Thursday, August 22, 2019

CICIG shuts down in Guatemala (Aug. 22, 2019)

The United Nations backed international anti-impunity commission in Guatemala -- the CICIG -- presented a final report yesterday. The body helped bring 120 cases resulting in charges against 1,540 people in 12 years of work that marked a paradigm shift in corruption investigations in the country and the region. Over 70 highly complex criminal structures were identified and investigated.

Head commissioner Iván Velásquez -- who has been prohibited from entering the country -- spoke vía video of the commission's investigations, which accused three former presidents and a vice president of significant wrongdoing. "In these 12 years, the CICIG has helped expose the networks and perpetrators of impunity in Guatemala," he said. He also spoke of the counteroffensive against the CICIG under current President Jimmy Morales, who refused to extend the commission's mandate, which ends Sept. 3. (Associated PressSoy 502)

 Judges and experts said ongoing investigations and future cases will be significantly complicated without the support of the expert commission that worked with the public ministry. (El País)
Judges involved with corruption cases in Guatemala said they are concerned about their safety once the CICIG leaves the country. Already attacks and threats have increased, and Guatemalan judicial authorities have not responded adequately, they said. (El Periódico)

The attack on the CICIG by Morales is part of a general anti-democratic project of the government, according to Plaza Pública. The current administration has pushed back advances in the fight against corruption, and the incoming government of president-elect Alejandro Giammattei is likely to do the same, argues the piece.

More on CICIG's achievements at NómadaPrensa Libre.

More Guatemala
  • A sign of how corruption cases will go from now on? Nómada looks at how Morales' relatives were let off the hook this week in a corruption investigation. (See yesterday's briefs.)
  • Corruption will likely worsen under Giammattei. Together with his threats of iron-fist security policies and links to organized crime, the incoming administration is likely to increase rather than decrease outward migration rates, write Anita Isaacs and Álvaro Montenegro in a New York Times Español op-ed.
  • The U.S. Trump administration could triple the number of temporary farmworker visas available to Guatemalans in an attempt to salvage the safe third country migration agreement, reports The Hill.

Bolsonaro accuses environmental groups of Amazon fires

Fires are raging in Brazil's Amazon rainforest at an elevated rate. The Brazilian space agency, which monitors the Amazon using satellite images, said detected a 77 to 84 percent increase in blazes so far this year. Most of the fires are set by farmers clearing land. The spread of fires themselves is also a sign of the rainforest's degradation, according to experts.

Smoke has spread to other parts of the country, causing alarm and drawing attention to the issue. Sao Paulo skies darkened this week, and a viral campaign #PrayfortheAmazon hit social media. (New York TimesWashington PostGuardianGuardian video)

The blazes occur as Amazon deforestation is in headlines and part of a battle between President Jair Bolsonaro's administration and conservation-minded international donors and activists. Bolsonaro recently fired the head of the space research institute, after it released data about increased deforestation since the president assumed office in January. (See Aug. 8's briefs.) Activists say the Bolsonaro administration's lax attitude towards environmental regulations has emboldened illicit clearing. Bolsonaro says the data is aimed at undermining his government. Norway and Germany recently suspended over $72 million in donations to the Brazilian government's Amazon Fund, due to the polemic. (See Aug. 16's briefs.)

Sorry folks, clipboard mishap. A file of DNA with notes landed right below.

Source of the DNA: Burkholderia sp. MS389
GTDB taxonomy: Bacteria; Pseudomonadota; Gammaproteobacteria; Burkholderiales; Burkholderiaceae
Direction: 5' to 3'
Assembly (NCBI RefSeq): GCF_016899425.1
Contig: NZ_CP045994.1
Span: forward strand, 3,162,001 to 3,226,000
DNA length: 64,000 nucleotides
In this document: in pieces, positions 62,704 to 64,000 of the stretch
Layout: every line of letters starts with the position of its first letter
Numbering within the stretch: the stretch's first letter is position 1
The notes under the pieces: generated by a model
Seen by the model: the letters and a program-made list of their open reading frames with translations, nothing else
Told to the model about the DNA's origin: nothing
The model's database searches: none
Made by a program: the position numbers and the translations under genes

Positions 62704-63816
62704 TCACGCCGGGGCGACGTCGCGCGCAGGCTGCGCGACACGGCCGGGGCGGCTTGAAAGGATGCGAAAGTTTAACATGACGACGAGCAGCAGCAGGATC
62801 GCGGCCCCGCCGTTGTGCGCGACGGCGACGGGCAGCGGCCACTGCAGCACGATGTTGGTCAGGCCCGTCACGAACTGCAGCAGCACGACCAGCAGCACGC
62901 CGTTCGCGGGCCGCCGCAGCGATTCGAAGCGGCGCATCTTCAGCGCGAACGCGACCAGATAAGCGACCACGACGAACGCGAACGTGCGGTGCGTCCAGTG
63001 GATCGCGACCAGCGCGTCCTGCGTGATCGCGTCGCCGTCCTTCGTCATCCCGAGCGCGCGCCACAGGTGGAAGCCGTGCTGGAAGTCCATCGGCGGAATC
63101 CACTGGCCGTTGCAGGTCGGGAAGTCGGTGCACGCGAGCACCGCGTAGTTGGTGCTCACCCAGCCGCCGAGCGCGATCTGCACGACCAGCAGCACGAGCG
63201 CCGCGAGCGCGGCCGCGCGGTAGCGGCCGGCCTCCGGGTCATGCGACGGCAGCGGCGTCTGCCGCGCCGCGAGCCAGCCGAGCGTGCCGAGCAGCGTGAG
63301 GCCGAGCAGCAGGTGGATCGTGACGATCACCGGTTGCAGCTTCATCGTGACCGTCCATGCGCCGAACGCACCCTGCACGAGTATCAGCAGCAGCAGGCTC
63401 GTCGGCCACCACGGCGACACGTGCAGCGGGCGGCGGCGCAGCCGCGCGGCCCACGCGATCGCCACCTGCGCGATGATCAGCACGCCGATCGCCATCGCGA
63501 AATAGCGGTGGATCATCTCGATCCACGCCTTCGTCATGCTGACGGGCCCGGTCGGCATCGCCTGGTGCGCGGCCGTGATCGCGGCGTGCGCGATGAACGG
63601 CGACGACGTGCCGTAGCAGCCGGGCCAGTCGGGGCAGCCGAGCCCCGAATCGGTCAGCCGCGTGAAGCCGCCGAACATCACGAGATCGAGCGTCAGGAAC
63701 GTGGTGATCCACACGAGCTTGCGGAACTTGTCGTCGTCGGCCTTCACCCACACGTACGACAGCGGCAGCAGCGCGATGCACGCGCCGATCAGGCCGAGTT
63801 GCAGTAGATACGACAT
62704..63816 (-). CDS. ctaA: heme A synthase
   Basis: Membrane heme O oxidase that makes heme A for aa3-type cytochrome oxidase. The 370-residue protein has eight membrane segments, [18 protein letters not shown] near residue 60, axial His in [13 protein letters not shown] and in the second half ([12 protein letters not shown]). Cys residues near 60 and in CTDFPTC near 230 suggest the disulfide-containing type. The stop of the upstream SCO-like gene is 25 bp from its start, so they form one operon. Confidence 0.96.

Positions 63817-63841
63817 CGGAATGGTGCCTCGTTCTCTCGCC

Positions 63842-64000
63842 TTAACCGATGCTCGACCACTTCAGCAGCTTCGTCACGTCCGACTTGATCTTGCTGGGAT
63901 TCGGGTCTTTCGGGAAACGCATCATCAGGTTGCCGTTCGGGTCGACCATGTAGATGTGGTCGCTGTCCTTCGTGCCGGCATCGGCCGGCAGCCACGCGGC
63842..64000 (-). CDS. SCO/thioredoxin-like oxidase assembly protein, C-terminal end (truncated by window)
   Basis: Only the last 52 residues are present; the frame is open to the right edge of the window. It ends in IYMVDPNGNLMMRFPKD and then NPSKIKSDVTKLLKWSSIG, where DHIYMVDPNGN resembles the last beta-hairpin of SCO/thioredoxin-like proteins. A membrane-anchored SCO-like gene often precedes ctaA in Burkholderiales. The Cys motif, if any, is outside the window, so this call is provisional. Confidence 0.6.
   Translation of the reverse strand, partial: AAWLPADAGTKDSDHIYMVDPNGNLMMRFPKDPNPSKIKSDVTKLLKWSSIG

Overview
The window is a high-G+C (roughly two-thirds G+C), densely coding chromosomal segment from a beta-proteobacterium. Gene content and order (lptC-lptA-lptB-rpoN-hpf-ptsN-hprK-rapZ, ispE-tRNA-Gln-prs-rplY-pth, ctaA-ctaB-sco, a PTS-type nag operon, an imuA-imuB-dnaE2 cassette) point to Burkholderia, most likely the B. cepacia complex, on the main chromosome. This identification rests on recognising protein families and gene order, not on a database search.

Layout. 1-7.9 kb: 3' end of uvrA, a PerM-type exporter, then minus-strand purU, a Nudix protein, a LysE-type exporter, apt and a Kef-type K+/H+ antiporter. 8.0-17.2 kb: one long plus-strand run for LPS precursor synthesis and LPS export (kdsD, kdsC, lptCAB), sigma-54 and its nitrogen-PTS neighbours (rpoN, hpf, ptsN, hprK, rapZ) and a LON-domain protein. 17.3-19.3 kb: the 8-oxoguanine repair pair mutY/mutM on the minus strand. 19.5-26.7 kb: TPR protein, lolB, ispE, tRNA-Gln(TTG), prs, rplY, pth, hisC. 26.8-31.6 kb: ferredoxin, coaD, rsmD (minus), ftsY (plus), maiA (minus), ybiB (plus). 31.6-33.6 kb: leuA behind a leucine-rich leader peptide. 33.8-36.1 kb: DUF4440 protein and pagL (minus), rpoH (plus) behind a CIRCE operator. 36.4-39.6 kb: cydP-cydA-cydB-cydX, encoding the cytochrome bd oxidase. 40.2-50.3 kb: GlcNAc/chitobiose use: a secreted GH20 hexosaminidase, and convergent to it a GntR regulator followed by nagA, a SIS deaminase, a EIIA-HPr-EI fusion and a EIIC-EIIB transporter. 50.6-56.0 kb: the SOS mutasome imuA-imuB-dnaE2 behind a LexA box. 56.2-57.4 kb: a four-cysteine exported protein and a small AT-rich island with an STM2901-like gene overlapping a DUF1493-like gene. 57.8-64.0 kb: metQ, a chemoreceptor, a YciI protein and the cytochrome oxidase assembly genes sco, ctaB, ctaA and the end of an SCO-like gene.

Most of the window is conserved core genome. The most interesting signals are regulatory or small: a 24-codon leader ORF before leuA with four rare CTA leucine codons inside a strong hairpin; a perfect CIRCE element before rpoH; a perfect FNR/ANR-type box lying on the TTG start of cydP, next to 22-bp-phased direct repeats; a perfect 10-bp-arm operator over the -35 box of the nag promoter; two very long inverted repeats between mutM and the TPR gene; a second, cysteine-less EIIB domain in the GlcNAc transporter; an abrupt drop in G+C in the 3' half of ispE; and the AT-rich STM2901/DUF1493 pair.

Yesterday Bolsonaro accused environmental groups of setting the Amazon on fire in order to embarrass his government. Asked whether he had evidence, or whether he could name the NGOs involved, Bolsonaro said there were no written records and it was just his feeling, reports the Guardian.

Bolsonaro has argued that the Amazon's natural resources should be exploited for developmental purposes, but indigenous groups fear a lethal blow to their way of life, reports the Washington Post.

News Briefs

  • There have been several (sometimes conflicting) stories about backchannel negotiations involving Venezuela this week -- the Venezuela Weekly sorts through the latest updates and provides context. "It is important to remember that backchannel meetings have been occurring throughout this crisis ... The fact that they have been made public in the current context should be read as continuing attempts by the U.S. to generated a collapse of Maduro’s coalition by sowing divisions, given their skepticism regarding the Norwegian-mediated negotiations," write David Smilde and Dimitris Pantoulas.
  • A Honduran court convicted the wife of former President Porfirio Lobo on graft charges, including skimming funds from public programs aimed at poor children, reports Reuters.
  • At least 10 journalists have been killed in Mexico so far in 2019. Though the government grants protection to most reporters who request it, too often these bodyguards are insufficient to protect them from lethal threats, reports InSight Crime.
  • Brazil’s Senate on Wednesday approved measures aimed at streamlining business regulations, reports the Wall Street Journal. Critics fear reduced labor and environmental regulations.
  • Panicky Argentina observers shouldn't believe that presidential front-runner Alberto Fernández will mean a return to Kirchner-style populist policies, argues Marcelo García in a New York Times Español op-ed.

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